Background

Perioperative pulmonary aspiration of gastric contents has been associated with severe morbidity and death. The primary aim of this study was to identify outcomes and patient and process of care risk factors associated with gastric aspiration claims in the Anesthesia Closed Claims Project. The secondary aim was to assess these claims for appropriateness of care. The hypothesis was that these data could suggest opportunities to reduce either the risk or severity of perioperative pulmonary aspiration.

Methods

Inclusion criteria were anesthesia malpractice claims in the American Society of Anesthesiologists Closed Claims Project that were associated with surgical, procedural, or obstetric anesthesia care with the year of the aspiration event 2000 to 2014. Claims involving pulmonary aspiration were identified and assessed for patient and process factors that may have contributed to the aspiration event and outcome. The standard of care was assessed for each claim.

Results

Aspiration of gastric contents accounted for 115 of the 2,496 (5%) claims in the American Society of Anesthesiologists Closed Claims Project that met inclusion criteria. Death directly related to pulmonary aspiration occurred in 66 of the 115 (57%) aspiration claims. Another 16 of the 115 (14%) claims documented permanent severe injury. Seventy of the 115 (61%) patients who aspirated had either gastrointestinal obstruction or another acute intraabdominal process. Anesthetic management was judged to be substandard in 62 of the 115 (59%) claims.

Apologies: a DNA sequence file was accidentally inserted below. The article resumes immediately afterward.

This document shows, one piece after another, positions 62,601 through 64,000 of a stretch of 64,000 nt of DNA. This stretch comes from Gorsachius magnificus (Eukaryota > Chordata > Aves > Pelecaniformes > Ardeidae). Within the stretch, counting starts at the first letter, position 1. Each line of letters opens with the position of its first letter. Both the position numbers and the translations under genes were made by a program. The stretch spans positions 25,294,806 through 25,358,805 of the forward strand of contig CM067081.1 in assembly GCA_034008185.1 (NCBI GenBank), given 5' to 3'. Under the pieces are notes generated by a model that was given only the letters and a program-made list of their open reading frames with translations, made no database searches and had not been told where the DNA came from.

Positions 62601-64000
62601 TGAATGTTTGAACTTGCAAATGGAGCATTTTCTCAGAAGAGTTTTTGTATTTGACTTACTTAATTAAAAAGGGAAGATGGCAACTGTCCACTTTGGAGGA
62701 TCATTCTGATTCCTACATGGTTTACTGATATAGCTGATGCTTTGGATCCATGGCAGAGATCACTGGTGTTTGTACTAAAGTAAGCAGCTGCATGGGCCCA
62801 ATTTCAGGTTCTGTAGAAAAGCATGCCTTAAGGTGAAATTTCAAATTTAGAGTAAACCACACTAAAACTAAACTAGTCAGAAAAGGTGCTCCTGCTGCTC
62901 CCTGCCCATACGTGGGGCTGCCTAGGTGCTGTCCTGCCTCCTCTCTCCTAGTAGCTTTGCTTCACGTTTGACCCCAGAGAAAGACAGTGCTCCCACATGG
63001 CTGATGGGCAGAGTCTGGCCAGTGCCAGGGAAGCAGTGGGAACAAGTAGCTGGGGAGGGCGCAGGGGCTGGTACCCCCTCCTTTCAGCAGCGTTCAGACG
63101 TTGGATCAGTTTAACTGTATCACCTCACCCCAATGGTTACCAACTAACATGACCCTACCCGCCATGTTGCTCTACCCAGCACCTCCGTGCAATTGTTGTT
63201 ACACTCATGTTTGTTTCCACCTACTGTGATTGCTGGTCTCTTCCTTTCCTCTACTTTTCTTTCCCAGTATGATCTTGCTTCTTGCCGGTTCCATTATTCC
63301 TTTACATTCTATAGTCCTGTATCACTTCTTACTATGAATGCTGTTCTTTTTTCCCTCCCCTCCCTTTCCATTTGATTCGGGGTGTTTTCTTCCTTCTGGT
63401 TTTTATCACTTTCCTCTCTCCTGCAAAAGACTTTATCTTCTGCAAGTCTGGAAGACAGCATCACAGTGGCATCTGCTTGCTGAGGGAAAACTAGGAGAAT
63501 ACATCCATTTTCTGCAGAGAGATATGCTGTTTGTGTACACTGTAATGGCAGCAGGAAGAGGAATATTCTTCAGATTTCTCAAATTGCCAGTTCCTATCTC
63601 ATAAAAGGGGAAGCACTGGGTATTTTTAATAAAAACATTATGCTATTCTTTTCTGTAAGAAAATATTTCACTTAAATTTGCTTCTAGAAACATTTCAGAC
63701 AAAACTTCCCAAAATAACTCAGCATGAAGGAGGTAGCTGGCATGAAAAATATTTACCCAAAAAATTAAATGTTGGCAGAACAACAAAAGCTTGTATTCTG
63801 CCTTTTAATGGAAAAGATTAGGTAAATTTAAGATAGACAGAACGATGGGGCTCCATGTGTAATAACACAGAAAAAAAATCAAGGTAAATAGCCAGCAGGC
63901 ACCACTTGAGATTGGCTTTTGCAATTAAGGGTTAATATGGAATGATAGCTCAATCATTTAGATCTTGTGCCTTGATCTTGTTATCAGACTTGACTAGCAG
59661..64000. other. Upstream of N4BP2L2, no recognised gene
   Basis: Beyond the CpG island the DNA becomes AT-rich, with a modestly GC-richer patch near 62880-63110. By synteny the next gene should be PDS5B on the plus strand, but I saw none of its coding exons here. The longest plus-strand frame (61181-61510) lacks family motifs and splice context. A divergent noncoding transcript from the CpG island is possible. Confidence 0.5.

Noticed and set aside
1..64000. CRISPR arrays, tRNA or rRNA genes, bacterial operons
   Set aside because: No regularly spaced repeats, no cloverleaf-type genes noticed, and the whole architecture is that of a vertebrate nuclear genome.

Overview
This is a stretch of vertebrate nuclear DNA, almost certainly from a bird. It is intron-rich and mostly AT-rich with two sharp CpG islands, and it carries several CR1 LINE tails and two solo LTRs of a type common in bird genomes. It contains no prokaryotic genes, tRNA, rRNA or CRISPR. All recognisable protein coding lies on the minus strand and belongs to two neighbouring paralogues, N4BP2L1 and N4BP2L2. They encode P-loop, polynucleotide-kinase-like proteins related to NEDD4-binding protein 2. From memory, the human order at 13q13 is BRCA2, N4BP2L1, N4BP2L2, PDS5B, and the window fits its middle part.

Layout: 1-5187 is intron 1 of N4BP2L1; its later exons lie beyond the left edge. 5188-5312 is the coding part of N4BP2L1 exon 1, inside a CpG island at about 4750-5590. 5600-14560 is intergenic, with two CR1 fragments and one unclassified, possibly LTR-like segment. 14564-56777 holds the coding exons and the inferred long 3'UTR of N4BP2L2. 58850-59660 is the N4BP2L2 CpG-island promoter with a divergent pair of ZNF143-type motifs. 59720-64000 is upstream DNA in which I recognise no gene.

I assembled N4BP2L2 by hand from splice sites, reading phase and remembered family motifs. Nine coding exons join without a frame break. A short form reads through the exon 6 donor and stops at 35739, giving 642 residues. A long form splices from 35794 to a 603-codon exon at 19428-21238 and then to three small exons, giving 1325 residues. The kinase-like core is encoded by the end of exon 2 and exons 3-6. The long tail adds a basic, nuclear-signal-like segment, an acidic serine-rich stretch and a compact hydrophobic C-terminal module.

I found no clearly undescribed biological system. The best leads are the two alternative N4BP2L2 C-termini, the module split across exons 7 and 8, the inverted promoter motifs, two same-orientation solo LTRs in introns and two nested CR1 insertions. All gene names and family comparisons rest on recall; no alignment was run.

Conclusions

Death and permanent severe injury were common outcomes of perioperative pulmonary aspiration of gastric contents in this series of closed anesthesia malpractice claims. The majority of the patients who aspirated had either gastrointestinal obstruction or acute intraabdominal processes. Anesthesia care was frequently judged to be substandard. These findings suggest that clinical practice modifications to preoperative assessment and anesthetic management of patients at risk for pulmonary aspiration may lead to improvement of their perioperative outcomes.

Editor’s Perspective
What We Already Know about This Topic
  • Perioperative pulmonary aspiration of gastric contents has been, and continues to be, associated with severe morbidity and death in spite of recent advances in relevant guidelines and airway management

What This Article Tells Us That Is New
  • In a closed claims analysis of 115 cases of pulmonary aspiration, death occurred in 57% of the claims and severe permanent injury in another 14%

  • Sixty-one percent of the patients in the claims had either gastrointestinal obstruction or another intraabdominal process

  • Anesthetic practice was judged to be substandard in 59% of the 115 claims

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